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Holocaust Memorial Day 2001 and the Exclusion of the Armenian Genocide

The Campaign for Recognition of the Armenian Genocide and the British Armenian community totally welcomed Britain’s first Holocaust Memorial Day on the 27th of January 2001. Britain had gone too long without officially having a day of remembrance for the Holocaust and other genocides. It is totally inappropriate that a generation of youngsters, in a modern democratic country like Britain, are not given the opportunity to learn about the vitally important lessons that such atrocities must teach us.

Unfortunately, the government did not even come close to living up to its own rhetoric regarding the day. On the 25th September 2000 the Home Office Race Equality Unit, signed a ‘Statement of Commitment’, point three of which stated:

We must make sure that future generations understand the causes of the Holocaust and reflect upon its consequences. We vow to remember the victims of Nazi persecution and of all genocides” (own stress).

Yet the British Government's official policy was to exclude any mention of the Armenian Genocide from Holocaust Memorial Day.

The reason why was given by the Home Office Minister Mike O’Brien, who was responsible for the day, in reply to a Parliamentary Question on the 30th November stating that the day "is focused on learning the lessons of the Holocaust and other more recent atrocities that raise similar issues.” Though this was understandable, it seemed incomprehensible that the government would not want the Armenian Genocide, where 1.5 million people died, mentioned at any point during the two hour commemoration.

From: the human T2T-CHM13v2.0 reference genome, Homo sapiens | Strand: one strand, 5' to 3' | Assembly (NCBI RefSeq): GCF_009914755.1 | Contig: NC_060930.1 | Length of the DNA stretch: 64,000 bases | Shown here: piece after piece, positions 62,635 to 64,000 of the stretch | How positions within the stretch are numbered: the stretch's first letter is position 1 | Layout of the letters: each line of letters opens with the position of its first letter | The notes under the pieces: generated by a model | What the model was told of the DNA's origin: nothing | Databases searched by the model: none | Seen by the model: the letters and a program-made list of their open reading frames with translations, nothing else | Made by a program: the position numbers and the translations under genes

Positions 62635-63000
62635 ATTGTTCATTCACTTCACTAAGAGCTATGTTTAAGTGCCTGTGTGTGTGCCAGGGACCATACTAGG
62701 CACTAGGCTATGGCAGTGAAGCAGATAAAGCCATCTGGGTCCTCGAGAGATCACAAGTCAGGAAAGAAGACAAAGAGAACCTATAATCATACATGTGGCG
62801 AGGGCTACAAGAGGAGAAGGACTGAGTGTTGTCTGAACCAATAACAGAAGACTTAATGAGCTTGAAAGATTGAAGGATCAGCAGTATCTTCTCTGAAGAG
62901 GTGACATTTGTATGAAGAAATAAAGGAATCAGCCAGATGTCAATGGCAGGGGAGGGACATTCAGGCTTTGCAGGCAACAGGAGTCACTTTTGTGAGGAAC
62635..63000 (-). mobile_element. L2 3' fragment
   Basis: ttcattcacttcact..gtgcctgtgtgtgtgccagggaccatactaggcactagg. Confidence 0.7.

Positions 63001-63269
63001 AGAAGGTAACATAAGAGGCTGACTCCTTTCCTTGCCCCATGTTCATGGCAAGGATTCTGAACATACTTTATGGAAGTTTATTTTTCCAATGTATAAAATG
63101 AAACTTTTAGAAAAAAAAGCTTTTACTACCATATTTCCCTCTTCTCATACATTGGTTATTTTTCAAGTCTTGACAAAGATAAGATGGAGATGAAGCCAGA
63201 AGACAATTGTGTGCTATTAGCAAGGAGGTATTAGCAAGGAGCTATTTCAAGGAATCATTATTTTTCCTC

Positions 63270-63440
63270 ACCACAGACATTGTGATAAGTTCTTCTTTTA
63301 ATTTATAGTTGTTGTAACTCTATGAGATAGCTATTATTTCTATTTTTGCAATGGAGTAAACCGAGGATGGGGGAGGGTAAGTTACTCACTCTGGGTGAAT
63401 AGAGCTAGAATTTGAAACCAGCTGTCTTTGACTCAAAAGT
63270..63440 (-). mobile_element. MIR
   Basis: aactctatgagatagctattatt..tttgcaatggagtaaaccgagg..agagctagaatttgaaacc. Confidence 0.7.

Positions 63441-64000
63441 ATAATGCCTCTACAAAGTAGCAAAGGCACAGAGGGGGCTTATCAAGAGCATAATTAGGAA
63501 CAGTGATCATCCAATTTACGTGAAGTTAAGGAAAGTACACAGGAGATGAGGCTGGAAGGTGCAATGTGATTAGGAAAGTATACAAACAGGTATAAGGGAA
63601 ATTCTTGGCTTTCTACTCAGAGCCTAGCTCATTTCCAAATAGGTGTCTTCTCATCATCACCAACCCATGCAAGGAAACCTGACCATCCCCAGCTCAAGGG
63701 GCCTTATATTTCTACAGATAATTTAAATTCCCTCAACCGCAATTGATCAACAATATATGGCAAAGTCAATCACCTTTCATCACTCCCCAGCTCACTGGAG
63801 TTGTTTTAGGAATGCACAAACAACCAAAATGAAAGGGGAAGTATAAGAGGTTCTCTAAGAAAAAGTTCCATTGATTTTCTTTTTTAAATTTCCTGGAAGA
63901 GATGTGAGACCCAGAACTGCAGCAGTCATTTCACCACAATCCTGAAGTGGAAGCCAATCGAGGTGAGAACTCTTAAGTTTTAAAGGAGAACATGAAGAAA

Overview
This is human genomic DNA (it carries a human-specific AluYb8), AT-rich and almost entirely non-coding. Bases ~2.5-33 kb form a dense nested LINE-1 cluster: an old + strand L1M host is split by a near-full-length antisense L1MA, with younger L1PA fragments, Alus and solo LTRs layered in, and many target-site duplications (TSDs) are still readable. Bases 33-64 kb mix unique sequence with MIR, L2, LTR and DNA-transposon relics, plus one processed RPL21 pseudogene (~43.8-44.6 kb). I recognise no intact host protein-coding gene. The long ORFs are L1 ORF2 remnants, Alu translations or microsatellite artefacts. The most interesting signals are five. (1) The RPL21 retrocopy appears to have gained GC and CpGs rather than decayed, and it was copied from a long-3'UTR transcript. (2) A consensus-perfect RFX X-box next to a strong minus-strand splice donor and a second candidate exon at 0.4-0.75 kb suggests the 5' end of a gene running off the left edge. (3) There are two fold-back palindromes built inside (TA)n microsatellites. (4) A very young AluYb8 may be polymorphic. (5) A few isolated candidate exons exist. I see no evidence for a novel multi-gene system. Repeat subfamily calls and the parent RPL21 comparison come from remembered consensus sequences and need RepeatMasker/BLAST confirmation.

The explaination might lie in that the British Government's decision pleased Turkey. On the 24th of April, 2000, (coincidentally, the day on which Armenians wordwide commemorate the genocide) the Istanbul Sabah ran an article which stated that the Armenian community had been applying for the Armenian Genocide to be,

"commemorated on the 'Day to Remember Victims of Genocide'"... The response of the British government rejecting this demand was stated in a letter signed by Neil Frater, an official of the Department of Racial Equality of the Home Office. The letter said: 'The Armenian genocide consists of only allegations. Consequently we cannot condem it.'"

CRAG’s policy on Britain’s commemration was that though we viewed the aims and aspirations of the day to be highly worthwhile and commendable, we regreted that this was been done in a manner to mask the reality of the Armenian Genocide, which was so relevant to the lessons of Holocaust Memorial Day.

This exclusion manifested itself in that the Armenian Genocide, was the only 20th Century genocide not included by the Home Office (race equality unit) for remmeberance during the commemoration. This decision was taken for political reasons, namely the Turkish Governments denial of the Armenian Genocide.

CRAG fully welcomed that the Cambodian, Rwandan and Balkan genocide were included along with the Holocaust for commemoration and remmeberance, as their can be no pecking order to suffering. But, it is clear to see that the Armenian Genocides exclusion was clearly part of the long-standing British policy of denial, and as such we are deeply disapointed that a day to reflect and lean about the attrociatous events of the 20th Century should at the same time be used to deny genocide, the Armenian Genocide.

We hope that at future commemorations the Armenian Genocide, the first genocide of the modern era, will be given the consideration that it demands, and not be silenced to appease Turkey.

For more information about Holocaust Memorial Day please click on this address to visit the official government website:

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